In Turkey, baklava is traditionally made by filling between the layers of dough with pistachios, walnuts or almonds (in some parts of the Aegean Region). In the Black Sea Region hazelnuts are commonly used as a filling for baklava. Hazelnuts are also used as a filling for the Turkish dessert Sütlü Nuriye, a lighter version of the dessert which substitutes milk for the simple syrup used in traditional baklava recipes. Şöbiyet is a variation that includes fresh cream in the filling, in addition to the traditional nuts.
The city of Gaziantep in southeast Turkey is famous for its pistachio baklava. The dessert was introduced to Gaziantep in 1871 by Çelebi Güllü, who had learned the recipe from a chef in Damascus. In 2008, the Turkish patent office registered a geographical indication for Antep Baklava, and in 2013, Antep Baklavası or Gaziantep Baklavası was registered as a Protected Geographical Indication by the European Commission. In many parts of Turkey, baklava is often topped with kaymak or ice cream.
Armenian paklava is spiced with cinnamon and cloves. Greek-style baklava is supposed to be made with 33 dough layers, referring to the years of Christ's life. In Azerbaijani cuisine Azərbaycan Paxlavası, made with walnuts or almonds, is usually cut in a rhombus shape and is traditionally served during the spring holiday of Nowruz. In the cuisine of Bosnia Ruzice is the name of the regional variant of baklava. In Crimean Tatar cuisine, the pakhlava is their variant of baklava. In Lebanese, Syrian, Jordanian, Iraqi, Egyptian, Israeli and Palestinian cuisines, baklava prepared from phyllo dough sheets, butter, walnuts and sugar syrup is cut into lozenge-shaped pieces. In the Maghreb, mainly Libyan, Tunisian, Algerian and Moroccan cuisines, the pastry was brought (along many others) by the Ottomans, and is prepared differently depending on the regions and cities.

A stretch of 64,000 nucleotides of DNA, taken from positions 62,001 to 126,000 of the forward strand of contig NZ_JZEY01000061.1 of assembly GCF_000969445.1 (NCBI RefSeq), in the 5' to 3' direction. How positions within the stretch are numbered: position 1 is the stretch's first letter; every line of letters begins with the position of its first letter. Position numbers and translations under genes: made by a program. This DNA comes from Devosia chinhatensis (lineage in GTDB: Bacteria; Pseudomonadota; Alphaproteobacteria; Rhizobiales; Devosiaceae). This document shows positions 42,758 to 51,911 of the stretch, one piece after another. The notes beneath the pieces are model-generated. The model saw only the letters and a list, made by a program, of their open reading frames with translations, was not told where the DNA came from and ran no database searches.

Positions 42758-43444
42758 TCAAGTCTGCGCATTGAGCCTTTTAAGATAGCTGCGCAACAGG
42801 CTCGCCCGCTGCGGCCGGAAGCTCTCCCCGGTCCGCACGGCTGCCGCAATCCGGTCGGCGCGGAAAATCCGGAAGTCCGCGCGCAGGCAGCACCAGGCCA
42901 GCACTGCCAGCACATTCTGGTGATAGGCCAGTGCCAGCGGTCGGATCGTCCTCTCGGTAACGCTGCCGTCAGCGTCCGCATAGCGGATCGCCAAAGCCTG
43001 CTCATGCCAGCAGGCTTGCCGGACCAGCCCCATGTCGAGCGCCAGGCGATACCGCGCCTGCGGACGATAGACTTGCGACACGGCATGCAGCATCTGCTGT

In Iranian cuisine, a drier version of baklava is cooked and presented in smaller diamond-shaped cuts flavored with rose water. The cities of Yazd and Qazvin are famous for their baklava, which is widely distributed in Iran. Persian baklava uses a combination of chopped almonds and pistachios spiced with cardamom and a rose water-scented syrup and is lighter than other Middle Eastern versions.
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We cannot be so sure why there is a section of recipes for bread and cakes (74-87), recipes in a Greek tradition and perhaps drawing on a Greek cookbook. Possibly Cato included them so that the owner and guests might be entertained when visiting the farm; possibly so that proper offerings might be made to the gods; more likely, I believe, so that profitable sales might be made at a neighbouring market.
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Placenta is a Greek word (plakounta, accusative form of plakous 'cake'). '"The streams of the tawny bee, mixed with the curdled river of bleating she-goats, placed upon a flat receptacle of the virgin daughter of Demeter [honey, cheese, flour], delighting in ten thousand delicate toppings – or shall I simply say plakous?" "I'm for plakous"' (Antiphanes quoted by Athenaeus 449c).